Most of Istanbul's Greeks may be gone, but a revival of the raucous, pre-Lent festival of Baklahorani helps keep their spirit alive.
Two parades, led by troupes of costumed revelers banging drums and blaring clarinets, wound through the streets of Istanbul on Sunday and Monday to celebrate Carnival before seven weeks of abstinence and reflection for the Orthodox faithful. Hundreds of Turks, Greeks and tourists donned masques and wigs to join the street parties.
This year was the biggest celebration yet of Baklahorani, which roughly translates as "eating beans" in reference to the Lenten fast, since its revival in 2010. It was a days-long Istanbul street festival for centuries until 1941, when Greeks, facing pressure from Turkish authorities, abandoned the festival.
"In the 70 years since Baklahorani, demonstrations of faith were done in private. Today it is a matter of pride to celebrate in public," says organiser Haris Rigas, whose family left Istanbul for Greece decades ago. Rigas returned to Turkey five years ago to study political science at Istanbul's Bogazici University.
About 800 people attended the first of the two parades that took place on Sunday and weaved through Istanbul's main high street, Istiklal Caddesi in the district of Beyoglu. The same street witnessed a night of violence that targeted the city's Greeks and other ethnic minorities in September 1955. Hundreds of people were injured, and more than 5,000 businesses were destroyed. That accelerated the decline of the Greek community in Istanbul, once the capital of the Byzantine Empire. Today, fewer than 3,000 Greeks, most of them pensioners, remain in their ancient homeland.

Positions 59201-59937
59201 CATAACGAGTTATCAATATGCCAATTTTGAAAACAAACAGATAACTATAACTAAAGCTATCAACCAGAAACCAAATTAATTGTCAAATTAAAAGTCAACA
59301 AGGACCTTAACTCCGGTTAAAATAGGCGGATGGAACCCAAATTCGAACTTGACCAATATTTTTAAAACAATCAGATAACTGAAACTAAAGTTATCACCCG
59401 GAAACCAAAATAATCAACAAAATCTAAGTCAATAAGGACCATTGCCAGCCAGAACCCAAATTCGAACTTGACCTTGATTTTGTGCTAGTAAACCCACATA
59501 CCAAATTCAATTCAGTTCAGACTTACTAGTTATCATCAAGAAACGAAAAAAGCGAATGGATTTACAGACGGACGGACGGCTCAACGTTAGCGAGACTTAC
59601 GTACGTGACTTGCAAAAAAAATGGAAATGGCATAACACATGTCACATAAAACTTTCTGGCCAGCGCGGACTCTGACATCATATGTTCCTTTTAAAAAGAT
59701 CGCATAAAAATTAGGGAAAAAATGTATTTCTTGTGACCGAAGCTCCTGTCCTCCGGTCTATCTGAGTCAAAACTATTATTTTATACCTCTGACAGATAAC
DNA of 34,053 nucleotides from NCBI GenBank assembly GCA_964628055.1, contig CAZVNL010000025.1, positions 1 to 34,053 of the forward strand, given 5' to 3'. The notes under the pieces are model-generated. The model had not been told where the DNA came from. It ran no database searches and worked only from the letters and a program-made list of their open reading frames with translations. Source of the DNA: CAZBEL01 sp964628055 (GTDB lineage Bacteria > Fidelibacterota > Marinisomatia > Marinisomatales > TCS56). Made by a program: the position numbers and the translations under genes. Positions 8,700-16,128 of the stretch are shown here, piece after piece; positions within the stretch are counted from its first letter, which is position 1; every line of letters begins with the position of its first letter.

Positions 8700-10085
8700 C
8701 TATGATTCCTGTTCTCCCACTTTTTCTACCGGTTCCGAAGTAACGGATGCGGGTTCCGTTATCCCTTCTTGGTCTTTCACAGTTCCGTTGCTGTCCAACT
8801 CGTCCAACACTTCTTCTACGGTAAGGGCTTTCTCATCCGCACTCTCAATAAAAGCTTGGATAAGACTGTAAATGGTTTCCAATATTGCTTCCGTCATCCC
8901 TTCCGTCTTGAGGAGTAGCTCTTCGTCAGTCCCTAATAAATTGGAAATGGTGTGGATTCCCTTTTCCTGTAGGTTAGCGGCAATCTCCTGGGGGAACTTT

"I am here to celebrate Istanbul Greek culture," said Burcu Karabiyik, 38, a sculptor wearing a red, sequined eye mask. "It's important to stake a claim for Istanbul's traditions and show solidarity when our society is so polarised."
Most of Turkey's Greeks were expelled after World War One in a population exchange that also brought Muslims here from Greece. In later years, tensions over Cyprus, social discrimination and restrictions on property and other rights forced out more than 150,000 others. Hundreds of millions of dollars worth of property has been appropriated, schools are left without pupils, and priests hold services in empty churches.
Istanbul, Europe's largest city, is home to a mainly Muslim population of 14 million people, yet it retains the seat of the Ecumenical Patriarchate, the spiritual centre for the world's 300 million Orthodox. About 60,000 Armenian Christians and 20,000 Jews also live here.
Turkey's centre-right, Islamist-rooted government has made a few steps at improving the plight of Greeks since its election in 2002. They have granted Turkish citizenship to foreign bishops so they can join the Patriarchate's Holy Synod, which runs the Church and provides candidates for future patriarchs. Other gestures have included permission for a Greek Orthodox mass at Sumela Monastery near the Black Sea town of Trabzon for the first time since the 1920s.
Progress on returning seized properties has been slow. Greeks, along with Israelis, are reportedly barred from buying homes in Beyoglu, which was populated by ethnic minorities during the Ottoman era. The Patriarchate's seminary has been closed since 1971, making it impossible for the Church to train its clergy.
Despite the constraints they face, Baklahorani demonstrates that, at least on the street level, Greeks are more comfortable about expressing their identity. A second, smaller parade was held on Clean Monday in Kurtulus, the former Greek neighbourhood known as Tatavla that has traditionally been home to Baklahorani.
Istanbulites have in recent years begun celebrating the city's native culture. The Sabanci Museum held a major exhibit last year featuring 5,000-year-old artefacts from the National Archaeological Museum in Athens, the first collaboration between Turkish and Greek museums. Nostalgia for Istanbul's recent, cosmopolitan past has seen publication of cookbooks with Istanbul Greek recipes, rembetiko bands performing weekly in Beyoglu bars and Greek-style tavernas serving meze to boisterous crowds.
"By no means does Baklahorani represent a true revival of Greek community or culture," Rigas says. "But it is still an expression of optimism for the Greek Orthodox of Turkey."Suggest a correction